who wouldve known meaning

Monday, June 23, 2014 2:59 PM by Hans51I have used 'If I had p.p..., I would have p.p...' like If I had known you were a teacher, I would have asked some questions. However, I saw

who wouldve known meaning

Monday, June 23, 2014 2:59 PM by Hans51I have used 'If I had p.p..., I would have p.p...' like If I had known you were a teacher, I would have asked some questions. However, I saw 'If I would have known...' structure like below

Elsa : I never knew what I was capable of.

Anna : Im so sorry about what happened.
If Id have known

Elsa : No, no, no, Its okay. You You dont have to apologize.
(Frozen)

And then can I also use "If I had known..." instead for the same meaning of If Id have knownOr is there a meaning difference between them? What do you native English speakers think? Thank you so much in advance.


Monday, June 23, 2014 3:27 PM by AlpheccaStars

Hans51And then can I also use "If I had known..." insteadNo, it's not correct. (Edit: I mean "If I have known" and "If I have had known" are not acceptable in American English.)

Monday, June 23, 2014 4:14 PM by fivejedjon

Hans51Anna : Im so sorry about what happened.If Id have known Elsa : No, no, no, Its okay. You You dont have to apologize.(Frozen)And then can I also use "If I had known..." instead for the same meaning of If Id have knownOr is there a meaning difference between them? What do you native English speakers think? Thank you so much in advance.In British English, 'If I'd have known is taken to be 'If I had have known' which is considered sub-standard - though it's not uncommon in speech.

If 'I'd have known' is taken to be 'If I would have known', then that is considered incorrect.

The only acceptabl form in standard BrE is 'If I had ('d) known'



Monday, June 23, 2014 3:27 PM by AlpheccaStars

Hans51And then can I also use "If I had known..." insteadNo, it's not correct. (Edit: I mean "If I have known" and "If I have had known" are not acceptable in American English.)

Monday, June 23, 2014 4:14 PM by fivejedjon

Hans51Anna : Im so sorry about what happened.If Id have known Elsa : No, no, no, Its okay. You You dont have to apologize.(Frozen)And then can I also use "If I had known..." instead for the same meaning of If Id have knownOr is there a meaning difference between them? What do you native English speakers think? Thank you so much in advance.In British English, 'If I'd have known is taken to be 'If I had have known' which is considered sub-standard - though it's not uncommon in speech.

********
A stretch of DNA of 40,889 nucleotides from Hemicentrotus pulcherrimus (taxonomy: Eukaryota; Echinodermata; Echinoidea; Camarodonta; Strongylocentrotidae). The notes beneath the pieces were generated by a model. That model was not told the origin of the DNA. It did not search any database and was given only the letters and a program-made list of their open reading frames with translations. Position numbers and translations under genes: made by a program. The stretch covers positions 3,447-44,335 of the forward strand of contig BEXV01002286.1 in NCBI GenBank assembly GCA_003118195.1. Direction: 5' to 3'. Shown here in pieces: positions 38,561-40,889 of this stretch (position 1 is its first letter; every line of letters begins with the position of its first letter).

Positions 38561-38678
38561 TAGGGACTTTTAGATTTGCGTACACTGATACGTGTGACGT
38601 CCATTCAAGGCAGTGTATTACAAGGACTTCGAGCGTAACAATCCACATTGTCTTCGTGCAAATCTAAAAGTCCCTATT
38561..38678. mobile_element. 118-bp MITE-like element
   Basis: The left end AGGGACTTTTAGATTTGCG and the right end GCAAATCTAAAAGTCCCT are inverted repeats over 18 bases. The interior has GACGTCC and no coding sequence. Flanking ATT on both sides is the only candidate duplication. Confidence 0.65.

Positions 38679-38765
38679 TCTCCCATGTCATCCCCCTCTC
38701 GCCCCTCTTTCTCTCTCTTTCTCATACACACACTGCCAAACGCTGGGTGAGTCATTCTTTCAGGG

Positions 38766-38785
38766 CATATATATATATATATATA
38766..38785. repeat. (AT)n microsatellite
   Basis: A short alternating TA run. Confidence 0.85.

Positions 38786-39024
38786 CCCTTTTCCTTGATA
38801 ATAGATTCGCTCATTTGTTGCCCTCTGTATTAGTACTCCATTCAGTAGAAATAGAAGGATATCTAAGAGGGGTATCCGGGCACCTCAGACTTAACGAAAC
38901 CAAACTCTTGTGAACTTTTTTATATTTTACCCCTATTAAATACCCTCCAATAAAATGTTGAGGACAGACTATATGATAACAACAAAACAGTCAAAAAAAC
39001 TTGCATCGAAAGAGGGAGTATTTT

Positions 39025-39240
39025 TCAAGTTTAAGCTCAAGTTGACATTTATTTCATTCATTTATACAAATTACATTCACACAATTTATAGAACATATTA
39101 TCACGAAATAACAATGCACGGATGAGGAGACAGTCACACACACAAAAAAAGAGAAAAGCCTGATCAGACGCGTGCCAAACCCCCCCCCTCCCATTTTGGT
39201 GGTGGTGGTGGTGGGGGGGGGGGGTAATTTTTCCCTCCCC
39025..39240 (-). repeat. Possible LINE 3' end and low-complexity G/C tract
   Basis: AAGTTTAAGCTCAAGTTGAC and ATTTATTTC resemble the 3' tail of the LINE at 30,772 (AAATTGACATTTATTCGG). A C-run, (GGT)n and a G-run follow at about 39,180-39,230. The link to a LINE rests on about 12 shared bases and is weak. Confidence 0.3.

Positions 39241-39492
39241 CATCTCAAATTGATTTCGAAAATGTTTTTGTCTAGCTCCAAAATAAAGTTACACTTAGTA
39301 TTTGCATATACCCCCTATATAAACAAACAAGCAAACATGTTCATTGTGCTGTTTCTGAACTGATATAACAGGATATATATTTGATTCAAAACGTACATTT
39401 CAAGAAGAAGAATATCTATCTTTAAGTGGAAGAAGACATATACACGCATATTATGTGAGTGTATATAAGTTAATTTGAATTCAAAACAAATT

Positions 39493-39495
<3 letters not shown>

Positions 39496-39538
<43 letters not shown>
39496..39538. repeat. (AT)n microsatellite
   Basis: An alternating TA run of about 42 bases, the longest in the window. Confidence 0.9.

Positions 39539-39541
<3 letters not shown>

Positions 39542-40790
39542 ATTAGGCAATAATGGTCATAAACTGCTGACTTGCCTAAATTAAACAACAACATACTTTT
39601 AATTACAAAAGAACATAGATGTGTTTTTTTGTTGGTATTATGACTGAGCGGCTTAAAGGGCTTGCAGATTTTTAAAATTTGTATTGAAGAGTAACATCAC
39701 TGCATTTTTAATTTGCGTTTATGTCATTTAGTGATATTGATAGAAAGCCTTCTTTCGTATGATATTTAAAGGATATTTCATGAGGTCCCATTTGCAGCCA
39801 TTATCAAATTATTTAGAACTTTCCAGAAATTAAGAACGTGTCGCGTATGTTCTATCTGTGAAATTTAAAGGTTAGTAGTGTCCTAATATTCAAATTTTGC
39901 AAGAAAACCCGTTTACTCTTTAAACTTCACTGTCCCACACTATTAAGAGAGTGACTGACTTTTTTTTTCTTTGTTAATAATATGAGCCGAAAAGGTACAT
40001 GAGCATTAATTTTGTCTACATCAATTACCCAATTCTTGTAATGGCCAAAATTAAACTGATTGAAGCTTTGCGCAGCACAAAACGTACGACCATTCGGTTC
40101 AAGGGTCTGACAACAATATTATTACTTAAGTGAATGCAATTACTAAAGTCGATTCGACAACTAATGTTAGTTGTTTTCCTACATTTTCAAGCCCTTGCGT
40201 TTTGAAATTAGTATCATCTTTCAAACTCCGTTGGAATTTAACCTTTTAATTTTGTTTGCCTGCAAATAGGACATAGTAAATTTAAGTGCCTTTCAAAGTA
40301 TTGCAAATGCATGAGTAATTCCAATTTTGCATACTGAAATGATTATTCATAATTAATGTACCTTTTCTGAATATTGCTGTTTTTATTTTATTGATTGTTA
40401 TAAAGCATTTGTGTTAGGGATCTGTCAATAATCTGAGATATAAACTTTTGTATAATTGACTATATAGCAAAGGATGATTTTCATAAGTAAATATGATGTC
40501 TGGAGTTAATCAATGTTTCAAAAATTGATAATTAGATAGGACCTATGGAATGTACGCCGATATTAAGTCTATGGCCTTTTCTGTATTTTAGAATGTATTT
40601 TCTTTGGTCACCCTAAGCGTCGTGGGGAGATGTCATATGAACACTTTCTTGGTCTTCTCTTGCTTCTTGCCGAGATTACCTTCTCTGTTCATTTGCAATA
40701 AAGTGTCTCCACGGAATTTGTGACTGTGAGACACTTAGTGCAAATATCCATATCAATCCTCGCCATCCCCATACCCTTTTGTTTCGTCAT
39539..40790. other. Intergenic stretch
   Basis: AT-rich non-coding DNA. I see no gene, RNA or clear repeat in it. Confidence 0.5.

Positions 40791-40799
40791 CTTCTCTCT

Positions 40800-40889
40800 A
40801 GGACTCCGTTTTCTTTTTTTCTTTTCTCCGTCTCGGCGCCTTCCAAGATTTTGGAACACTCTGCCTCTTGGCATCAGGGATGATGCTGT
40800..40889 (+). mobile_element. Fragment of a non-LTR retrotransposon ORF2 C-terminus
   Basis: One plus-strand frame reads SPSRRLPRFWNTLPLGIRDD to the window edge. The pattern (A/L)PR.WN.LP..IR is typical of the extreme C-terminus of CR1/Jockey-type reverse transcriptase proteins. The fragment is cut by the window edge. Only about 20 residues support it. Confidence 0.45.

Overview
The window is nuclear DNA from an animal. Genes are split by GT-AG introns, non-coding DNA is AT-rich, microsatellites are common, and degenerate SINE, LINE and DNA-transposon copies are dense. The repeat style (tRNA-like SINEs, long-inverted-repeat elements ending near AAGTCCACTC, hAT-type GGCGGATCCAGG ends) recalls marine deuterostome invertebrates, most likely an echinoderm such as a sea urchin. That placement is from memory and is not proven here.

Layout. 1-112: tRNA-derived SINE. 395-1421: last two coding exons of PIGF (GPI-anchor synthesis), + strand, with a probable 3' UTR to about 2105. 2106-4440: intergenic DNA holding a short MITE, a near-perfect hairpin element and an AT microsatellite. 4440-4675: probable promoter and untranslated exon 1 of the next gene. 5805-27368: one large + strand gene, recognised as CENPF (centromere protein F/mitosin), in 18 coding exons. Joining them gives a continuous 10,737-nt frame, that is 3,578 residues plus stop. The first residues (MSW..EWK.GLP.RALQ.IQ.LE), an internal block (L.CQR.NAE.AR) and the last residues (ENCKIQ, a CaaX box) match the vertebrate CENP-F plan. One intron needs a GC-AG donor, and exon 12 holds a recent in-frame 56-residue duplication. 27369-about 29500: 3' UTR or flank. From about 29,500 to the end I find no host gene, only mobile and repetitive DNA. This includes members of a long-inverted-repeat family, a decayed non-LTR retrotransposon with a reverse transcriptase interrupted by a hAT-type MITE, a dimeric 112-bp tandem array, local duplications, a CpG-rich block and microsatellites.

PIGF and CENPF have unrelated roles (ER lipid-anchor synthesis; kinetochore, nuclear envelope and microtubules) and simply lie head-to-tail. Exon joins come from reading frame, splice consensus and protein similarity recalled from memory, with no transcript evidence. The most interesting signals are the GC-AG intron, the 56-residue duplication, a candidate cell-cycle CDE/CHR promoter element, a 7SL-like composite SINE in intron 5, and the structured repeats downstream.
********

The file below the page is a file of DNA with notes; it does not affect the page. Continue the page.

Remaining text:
If 'I'd have known' is taken to be 'If I would have known', then that is considered incorrect.

The only acceptabl form in standard BrE is 'If I had ('d) known'


Tuesday, June 24, 2014 12:22 AM by Hans51

I mean "If I have known" and "If I have had known" are not acceptable in American English.)Thank you so much and what does that mean? I think that we can make sentences with the expresstions or is it never possible with them, especially 'If I have p.p...'?
If I have known you well, I would....

Tuesday, June 24, 2014 1:30 AM by AlpheccaStars

Hans51 I mean "If I have known" and "If I have had known" are not acceptable in American English.)Thank you so much and what does that mean? I think that we can make sentences with the expresstions or is it never possible with them, especially 'If I have p.p...'? If I have known you well, I would....My earlier reply was hasty and unusually sloppy. Sorry for that.

The example you gave was an if- clause that is counterfactual in the past: If I had known you were sick, I wouldn't have bothered you. (I did not know that you were sick.)
In this construction, the past perfect is the correct verb form, not the present perfect.

In a few other if-clause constructions, the present perfect is OK. I can think of two off the top of my head:
1)
If I have known one bad deal, I have known a hundred.

I have known a lot of these. The if-clause is not counterfactual, it is a true statement, and used for emphasis.

2)
People sometimes ask me if I have known my friend since were were little.

An indirect question with if.

If I'd have known that earlier, I would have... = If I would have known. The contraction is common in speech.


Tuesday, June 24, 2014 7:34 AM by CalifJim

Hans51If Id have knownThis is a very common mistake made by native speakers, so you will hear it fairly often. I don't recommend imitating it, though. Say "If I had known" instead.

CJ


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